No three distinct positive integers $a, b, c$ can satisfy the equation : $a^n + b^n=c^n$, if $n$ is an integer greater than two.

The above statement, known as the Fermat's last theorem is proven with rigorous mathematics. I happened to stumble on one particular statement:

Proofs were eventually found for all values of $n$ up to around $4$ million, first by hand, and later by computer.

What I understand is, somehow a computer program assured the theorem was correct upto some value of $n$.

Let us simplify and only stick to $n=3$ (the smallest possible value of $n$). Now my question is, how do I write a program that can ensure that there is no integer solution for $a,b,c$? A complete program is not required, rather some discussion (preferably in pseudocode format) would be appreciated.

  • $\begingroup$ Wikipedia has some pointers (under Computational studies). Ultimately this is a question of math, since you cannot verify that there are no solutions for any particular $n$ just using the problem statement. $\endgroup$ Nov 22 '19 at 14:54

See for example Sophie Germain. Sophie Germain proved that every prime number p with certain properties could be used as an expoonent in Fermat's Last Theorem. She used her theorem to prove that all primes up to 100 would work. Apparently checking her theorem was quite a lot of work because later her theorem was used to check first the primes up to 187 and then up to about 1700. Having a computer and being able to check primes using software would have been very helpful. The "intelligent" work was done by Sophie Germain, a lot more boring work could have very well done by a (then non-existing computer).

Kummer proved an improved theorem, which unfortunately was even harder to verify. There were further improvements made, and this was used to check all primes up to 125,000 and later up to 4,000,000. Checking one prime took about 80 minutes on a 1970's computer - that would have been absolutely impossible to do by hand.

So there is a combination: Mathematicians find a way to decide for certain primes p that $a^p + b^p \neq c^p$ for all $a, b, c \geq 1$. The actual method to decide is too much work for a human to do in any reasonable time, so a computer comes very useful.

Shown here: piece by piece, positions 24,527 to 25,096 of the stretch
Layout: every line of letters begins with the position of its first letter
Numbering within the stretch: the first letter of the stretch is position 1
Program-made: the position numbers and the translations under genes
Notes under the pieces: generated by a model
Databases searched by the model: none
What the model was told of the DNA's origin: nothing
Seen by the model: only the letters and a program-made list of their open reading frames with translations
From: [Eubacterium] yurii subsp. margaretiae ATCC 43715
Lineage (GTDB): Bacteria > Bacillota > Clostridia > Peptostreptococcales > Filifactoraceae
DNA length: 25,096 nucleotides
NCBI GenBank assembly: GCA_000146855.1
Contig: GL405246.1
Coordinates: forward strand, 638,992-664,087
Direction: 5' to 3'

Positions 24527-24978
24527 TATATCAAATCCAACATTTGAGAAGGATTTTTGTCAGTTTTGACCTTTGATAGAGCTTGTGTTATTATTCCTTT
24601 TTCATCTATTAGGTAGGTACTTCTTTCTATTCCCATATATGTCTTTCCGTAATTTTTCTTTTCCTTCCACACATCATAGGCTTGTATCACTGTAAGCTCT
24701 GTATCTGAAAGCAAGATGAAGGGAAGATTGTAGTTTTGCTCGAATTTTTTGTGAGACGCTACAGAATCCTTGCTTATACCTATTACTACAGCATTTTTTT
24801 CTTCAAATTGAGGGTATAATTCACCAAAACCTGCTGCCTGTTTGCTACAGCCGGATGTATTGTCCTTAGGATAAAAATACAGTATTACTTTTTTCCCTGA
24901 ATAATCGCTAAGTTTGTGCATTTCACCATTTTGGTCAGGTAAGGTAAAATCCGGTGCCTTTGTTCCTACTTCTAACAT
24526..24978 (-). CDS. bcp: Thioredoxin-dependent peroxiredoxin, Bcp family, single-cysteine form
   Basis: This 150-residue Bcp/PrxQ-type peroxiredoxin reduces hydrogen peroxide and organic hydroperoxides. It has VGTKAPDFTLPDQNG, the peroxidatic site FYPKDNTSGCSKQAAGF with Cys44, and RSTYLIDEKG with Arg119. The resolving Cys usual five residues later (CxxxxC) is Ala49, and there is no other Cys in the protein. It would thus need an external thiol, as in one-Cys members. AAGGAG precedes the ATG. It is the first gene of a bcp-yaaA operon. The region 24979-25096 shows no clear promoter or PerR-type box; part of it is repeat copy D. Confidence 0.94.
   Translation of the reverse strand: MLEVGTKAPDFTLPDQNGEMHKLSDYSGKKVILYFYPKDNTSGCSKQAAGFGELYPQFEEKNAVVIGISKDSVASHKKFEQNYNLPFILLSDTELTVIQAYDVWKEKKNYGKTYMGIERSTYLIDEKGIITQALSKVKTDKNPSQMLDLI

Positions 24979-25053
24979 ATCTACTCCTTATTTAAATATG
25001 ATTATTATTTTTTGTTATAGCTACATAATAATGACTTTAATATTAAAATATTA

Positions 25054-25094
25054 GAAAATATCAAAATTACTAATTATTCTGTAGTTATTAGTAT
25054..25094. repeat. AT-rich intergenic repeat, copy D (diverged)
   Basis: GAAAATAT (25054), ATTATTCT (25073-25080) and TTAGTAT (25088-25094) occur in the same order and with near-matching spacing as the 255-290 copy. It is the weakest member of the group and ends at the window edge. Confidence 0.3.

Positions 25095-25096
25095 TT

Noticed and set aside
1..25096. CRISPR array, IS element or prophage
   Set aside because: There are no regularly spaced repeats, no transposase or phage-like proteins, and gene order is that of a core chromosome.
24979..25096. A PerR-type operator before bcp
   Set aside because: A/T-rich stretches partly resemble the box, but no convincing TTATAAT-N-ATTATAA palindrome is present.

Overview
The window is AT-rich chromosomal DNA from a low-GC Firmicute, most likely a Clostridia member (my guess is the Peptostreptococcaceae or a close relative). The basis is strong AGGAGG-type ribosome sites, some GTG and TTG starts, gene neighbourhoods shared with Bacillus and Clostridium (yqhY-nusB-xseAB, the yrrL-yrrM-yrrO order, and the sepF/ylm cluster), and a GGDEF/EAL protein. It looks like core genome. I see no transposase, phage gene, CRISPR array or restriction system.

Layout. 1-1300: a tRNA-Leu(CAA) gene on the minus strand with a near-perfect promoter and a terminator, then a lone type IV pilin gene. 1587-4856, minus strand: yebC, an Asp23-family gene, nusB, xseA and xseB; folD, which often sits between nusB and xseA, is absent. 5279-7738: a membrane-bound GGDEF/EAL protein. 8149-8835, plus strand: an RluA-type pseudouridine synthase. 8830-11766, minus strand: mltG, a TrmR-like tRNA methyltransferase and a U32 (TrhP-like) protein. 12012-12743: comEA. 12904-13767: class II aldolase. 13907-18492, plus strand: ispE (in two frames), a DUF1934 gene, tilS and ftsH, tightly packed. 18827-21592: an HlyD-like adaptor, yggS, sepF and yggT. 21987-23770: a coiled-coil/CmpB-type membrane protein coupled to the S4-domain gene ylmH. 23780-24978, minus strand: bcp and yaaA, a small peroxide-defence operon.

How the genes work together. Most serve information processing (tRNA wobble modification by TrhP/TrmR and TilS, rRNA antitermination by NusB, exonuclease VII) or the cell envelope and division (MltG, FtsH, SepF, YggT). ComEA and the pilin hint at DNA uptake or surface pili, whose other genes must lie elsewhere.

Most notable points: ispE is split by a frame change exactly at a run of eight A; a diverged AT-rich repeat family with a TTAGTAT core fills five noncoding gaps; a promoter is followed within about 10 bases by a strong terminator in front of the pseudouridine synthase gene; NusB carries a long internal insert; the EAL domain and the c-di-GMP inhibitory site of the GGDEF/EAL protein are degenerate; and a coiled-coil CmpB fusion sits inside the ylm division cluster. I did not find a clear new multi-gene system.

Wiles' theorem was completely different, all done by hand. However, if you follow the discussion at Wikipedia, you'll find there was mathematics beyond the reach of most mortals, based on more mathematics beyond the reach of most mortals, etc. quite a few levels deep.


First of all, it is well-known that it suffices to consider odd prime $n$

Kummer showed that if $p$ doesn't divide the numerators of any of the Bernoulli numbers $B_2,B_4,\ldots, B_{p-3}$ then Fermat's last theorem holds for $n = p$. Such primes are called regular. Vandiver gave a criterion which handles irregular primes. The criterion is a bit complicated, and is stated in Section 4 of Wagstaff, The irregular primes to 125000.

The criterion requires one to provide an integer $t$ which satisfies some property. Wagstaff states that in practice $t = 2$ always works, but a priori we are not guaranteed that any value of $t$ works; and even if no value of $t$ works, that doesn't imply that Fermat's last theorem holds. So the criterion is sufficient but not known to be necessary, and furthermore, event a good $t$ exists, it's not clear how to find it. However, as stated above, in practice $t = 2$ always works.

The work you're describing, proving Fermat's last theorem for larger primes, likely uses the same framework. You can consult Buhler, Crandall, Ernvall and Metsänkylä, Irregular primes and cyclotomic fields to four million.


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